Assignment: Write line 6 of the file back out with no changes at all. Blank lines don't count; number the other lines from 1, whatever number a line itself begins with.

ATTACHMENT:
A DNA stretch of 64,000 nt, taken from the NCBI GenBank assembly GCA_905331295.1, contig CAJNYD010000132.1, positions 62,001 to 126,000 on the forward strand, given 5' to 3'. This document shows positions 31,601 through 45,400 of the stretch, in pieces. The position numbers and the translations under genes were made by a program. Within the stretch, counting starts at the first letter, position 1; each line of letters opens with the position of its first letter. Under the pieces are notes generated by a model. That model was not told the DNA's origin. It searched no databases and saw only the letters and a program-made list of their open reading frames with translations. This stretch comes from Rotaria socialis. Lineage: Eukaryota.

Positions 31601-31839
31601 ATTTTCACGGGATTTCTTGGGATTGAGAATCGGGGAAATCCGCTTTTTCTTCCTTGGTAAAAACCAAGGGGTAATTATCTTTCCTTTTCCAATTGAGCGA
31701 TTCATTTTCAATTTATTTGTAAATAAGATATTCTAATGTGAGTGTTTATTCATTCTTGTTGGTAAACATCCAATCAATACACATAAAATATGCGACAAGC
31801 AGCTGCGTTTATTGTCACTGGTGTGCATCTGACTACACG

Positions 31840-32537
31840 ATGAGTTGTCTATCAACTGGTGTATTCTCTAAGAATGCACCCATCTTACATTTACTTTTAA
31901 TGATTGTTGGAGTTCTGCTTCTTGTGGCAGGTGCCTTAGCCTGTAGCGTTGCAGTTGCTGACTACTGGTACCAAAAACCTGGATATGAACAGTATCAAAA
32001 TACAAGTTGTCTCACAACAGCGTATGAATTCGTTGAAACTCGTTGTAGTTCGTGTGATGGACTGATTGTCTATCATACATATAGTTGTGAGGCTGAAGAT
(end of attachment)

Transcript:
Positions 31840-32537